The World's Gerry Hadden reports that Wikileaks founder Julian Assange is under fire from former associates for focusing too much on embarrassing the United States instead of staying true to the group's original global whistle-blower mission.
Wikileaks' Julian Assange could face serious charges in the United States over Wikileaks' release of government documents. The prosecution wouldn't be easy. Anchor Lisa Mullins speaks with John Bellinger, a former legal advisor to the State Department.
The founder of the whistle-blowing website Wikileaks, Julian Assange, has told a British court he will fight extradition to Sweden. Bail was refused. Assange told a court in London he would contest extradition. Clark Boyd reports.
WikiLeaks founder Julian Assange is in a British jail awaiting a hearing next week regarding his possible extradition to Sweden. The fallout from WikiLeaks' disclosure of hundreds of US State Department cables continues. The World's Clark Boyd reports.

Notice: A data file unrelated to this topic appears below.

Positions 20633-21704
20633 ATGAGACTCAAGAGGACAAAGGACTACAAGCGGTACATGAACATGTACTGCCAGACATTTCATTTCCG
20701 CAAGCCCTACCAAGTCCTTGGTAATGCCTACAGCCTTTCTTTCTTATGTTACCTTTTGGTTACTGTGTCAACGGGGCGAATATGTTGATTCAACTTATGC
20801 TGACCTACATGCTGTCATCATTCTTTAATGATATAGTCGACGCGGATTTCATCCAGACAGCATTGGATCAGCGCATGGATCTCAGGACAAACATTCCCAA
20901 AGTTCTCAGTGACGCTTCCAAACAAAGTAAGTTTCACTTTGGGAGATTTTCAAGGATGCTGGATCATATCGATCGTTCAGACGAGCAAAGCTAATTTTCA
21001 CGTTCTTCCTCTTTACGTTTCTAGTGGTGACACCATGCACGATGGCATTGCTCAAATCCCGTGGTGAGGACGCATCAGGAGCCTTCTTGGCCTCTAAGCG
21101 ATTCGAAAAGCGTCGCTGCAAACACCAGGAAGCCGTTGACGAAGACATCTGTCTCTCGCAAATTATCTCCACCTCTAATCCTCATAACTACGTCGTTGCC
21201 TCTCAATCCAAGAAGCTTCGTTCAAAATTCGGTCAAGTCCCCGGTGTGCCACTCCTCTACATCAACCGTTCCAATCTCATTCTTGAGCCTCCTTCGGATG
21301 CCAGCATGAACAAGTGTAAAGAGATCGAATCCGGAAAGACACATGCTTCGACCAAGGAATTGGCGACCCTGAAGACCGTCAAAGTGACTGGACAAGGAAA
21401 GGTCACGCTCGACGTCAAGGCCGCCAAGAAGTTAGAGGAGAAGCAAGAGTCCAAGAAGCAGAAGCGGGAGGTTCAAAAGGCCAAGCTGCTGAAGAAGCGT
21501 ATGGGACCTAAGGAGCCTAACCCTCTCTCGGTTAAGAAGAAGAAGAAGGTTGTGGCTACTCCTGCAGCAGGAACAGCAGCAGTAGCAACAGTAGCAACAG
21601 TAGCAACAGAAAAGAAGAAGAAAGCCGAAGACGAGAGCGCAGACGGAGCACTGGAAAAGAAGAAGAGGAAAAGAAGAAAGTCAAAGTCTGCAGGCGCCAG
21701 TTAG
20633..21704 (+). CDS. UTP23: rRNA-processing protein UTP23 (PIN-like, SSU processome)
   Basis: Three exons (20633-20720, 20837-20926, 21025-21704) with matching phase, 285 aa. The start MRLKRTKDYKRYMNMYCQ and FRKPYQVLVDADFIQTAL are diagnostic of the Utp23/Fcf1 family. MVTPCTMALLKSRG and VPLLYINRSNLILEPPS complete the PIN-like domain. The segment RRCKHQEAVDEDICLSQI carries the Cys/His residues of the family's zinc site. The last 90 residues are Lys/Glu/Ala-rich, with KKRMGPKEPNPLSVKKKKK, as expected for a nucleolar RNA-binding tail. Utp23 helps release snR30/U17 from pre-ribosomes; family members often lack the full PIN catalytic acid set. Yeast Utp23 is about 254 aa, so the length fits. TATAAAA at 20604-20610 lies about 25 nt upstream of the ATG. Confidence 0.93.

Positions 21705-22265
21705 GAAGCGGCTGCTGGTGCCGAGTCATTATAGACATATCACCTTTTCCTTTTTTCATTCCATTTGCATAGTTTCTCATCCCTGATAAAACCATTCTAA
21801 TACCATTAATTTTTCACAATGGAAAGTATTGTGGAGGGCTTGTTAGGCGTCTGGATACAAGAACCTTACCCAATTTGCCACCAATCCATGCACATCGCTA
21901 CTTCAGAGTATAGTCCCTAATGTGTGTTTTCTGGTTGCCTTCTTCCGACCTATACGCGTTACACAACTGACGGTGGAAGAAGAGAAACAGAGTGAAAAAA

Wikileaks founder Julian Assange remains in a prison cell in Britain today, despite the fact a judge granted him bail. Shortly after today's ruling, Swedish prosecutors announced they would appeal his release. Laura Lynch reports.
We speak with Scott Shane, the National Security reporter for The New York Times. He says that while President Obama's administration was elected on a campaign of government transparency, it is actually following a doctrine of extreme media secrecy.
WikiLeaks released 400,000 documents on Friday that reveal cases of torture and abuse of detainees by Iraqi security forces. Also being heavily criticized is The New York Times, which published the reports.
Is the leak a shining example of freedom of the press, or a dangerous and damaging action? We're joined by Ian Black, editor from The Guardian, and Daniel Korski, senior policy fellow for the European Council on Foreign Relations.